• Healthy fats. Healthy fats such as avocado, olive oil, and fatty fish are essential for the growth and development of babies as well as the health of nursing moms. These foods are also calorie-dense which helps to meet the higher calorie demand during this time.
  • Low-mercury seafood. Low-mercury seafood is an excellent way to boost omega-3 fats safely for both mom and baby. Aim for two servings of fatty, low-mercury fish per week such as salmon, sardines, and trout.

Foods to avoid while breastfeeding

While it’s important to know which foods to start including in your diet to best support your breastfeeding, you’ll also want to be aware of foods you should limit or avoid. 

  • Alcohol. Alcohol can transfer through breast milk and is not safe for your baby. It is recommended to wait at least two hours after each standard serving of alcohol to nurse or pump breast milk. For example, if you had one five-ounce glass of wine at 5 pm, you should avoid nursing or pumping until after 7 pm.
  • Caffeine. Caffeine can also transfer in small amounts into breast milk which may impact your baby. While it’s not a major health concern, it is recommended to limit caffeine intake to under 300mg per day or about two to three cups of coffee.
  • Highly processed foods. It is recommended for all adults to limit highly processed food items. However, this is particularly beneficial in nursing women as it can help to aid in post-partum weight loss.
  • High-mercury fish. High-mercury fish such as shark, swordfish, and king mackerel should be avoided while breastfeeding as the mercury can pass through breast milk and potentially impact the baby’s development.
  • Spicy foods (if they cause discomfort to the baby). There is no harm in eating spicy foods when breastfeeding however, in some cases, it can change the flavor of your breast milk which may upset your baby. If you notice your baby being extra fussy after you eat spicy food, limiting these may help keep baby happy.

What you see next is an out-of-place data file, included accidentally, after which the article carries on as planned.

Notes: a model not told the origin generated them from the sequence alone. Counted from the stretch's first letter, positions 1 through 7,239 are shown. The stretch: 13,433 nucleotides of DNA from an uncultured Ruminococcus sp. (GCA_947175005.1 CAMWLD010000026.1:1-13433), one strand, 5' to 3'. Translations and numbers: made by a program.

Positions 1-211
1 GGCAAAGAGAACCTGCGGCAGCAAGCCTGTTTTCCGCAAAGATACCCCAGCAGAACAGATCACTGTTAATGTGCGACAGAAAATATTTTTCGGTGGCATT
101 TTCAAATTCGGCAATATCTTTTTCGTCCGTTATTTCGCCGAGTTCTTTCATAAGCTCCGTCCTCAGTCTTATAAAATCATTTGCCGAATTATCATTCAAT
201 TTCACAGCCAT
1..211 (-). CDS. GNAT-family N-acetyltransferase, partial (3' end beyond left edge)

• Peppermint and sage. Large amounts of certain herbs such as peppermint and sage may reduce milk supply. While research on this is limited, avoiding concentrated forms or large doses of these may be beneficial if you are struggling with your milk supply. 
  • Artificial sweeteners. Artificial sweeteners such as sucralose and aspartame can transfer to breast milk. Current research is inconclusive on the potential health effects in infants. However, it is advised to avoid artificial sweeteners, particularly in large amounts, while nursing as they may alter metabolic health among other challenges.
  • Excessive amounts of chocolate. Small amounts of chocolate while nursing are fine, but it’s important to avoid consuming excessive amounts. Chocolate contains theobromine, a compound that may cause your baby to become fussy or irritable and lead to alterations in sleep. 
  • Certain herbal supplements. Research on the safety and efficacy of most herbal supplements during lactation is limited, so it’s best to avoid these products to avoid any potential risk for your infant.
  • Food allergens. If your baby is showing signs of a food allergy, you should avoid consuming that food while nursing as it can transfer through the breast milk and cause a reaction.

7-day breastfeeding meal plan

Here is a sample 7-day breastfeeding meal plan that includes many of the best foods listed above while avoiding those that may be harmful. 

It comes out to roughly 2,500 calories per day. Your ideal diet may have more or fewer calories and incorporate different foods based on intolerances, preferences, and other medical conditions.

Remember, it’s always important to talk to your doctor and/or dietitian before making any drastic changes to your diet and to learn what is best for your situation. Working with a Registered Dietitian is a great way to get professional help developing a breastfeeding meal plan tailored to your situation.

Click here to see a PDF of this breastfeeding meal plan.

Day 1

  • Breakfast: Oatmeal with sliced almonds and blueberries
  • Lunch: Grilled chicken salad with mixed greens, avocado, and vinaigrette
  • Dinner: Baked salmon, quinoa, and steamed broccoli
  • Snack: Greek yogurt and a banana

Day 2

  • Breakfast: Scrambled eggs with spinach and whole grain toast
  • Lunch: Lentil soup with a side of whole wheat pita bread
  • Dinner: Stir-fried tofu with mixed vegetables and brown rice
  • Snack: Apple slices with almond butter

Day 3

  • Breakfast: Smoothie with yogurt, mixed berries, and a spoonful of chia seeds
  • Lunch: Turkey and avocado wrap with whole grain tortilla
  • Dinner: Baked trout, sweet potato, and green beans
  • Snack: A handful of mixed nuts

Day 4

  • Breakfast: Cottage cheese with sliced peaches and flaxseeds
  • Lunch: Quinoa and black bean salad with diced tomatoes and bell peppers
  • Dinner: Grilled lean steak, asparagus, and a side salad
  • Snack: Carrot sticks with hummus

Day 5

  • Breakfast: Greek yogurt parfait with granola and strawberries
  • Lunch: Baked chicken breast, couscous, and steamed spinach
  • Dinner: Pasta with olive oil, garlic, and a heap of roasted vegetables
  • Snack: Fresh pineapple chunks

Day 6

  • Breakfast: Eggs poached over sautéed kale and whole grain toast
  • Lunch: Grilled salmon over mixed greens with balsamic dressing
  • Dinner: Stir-fried chicken with broccoli, bell peppers, and brown rice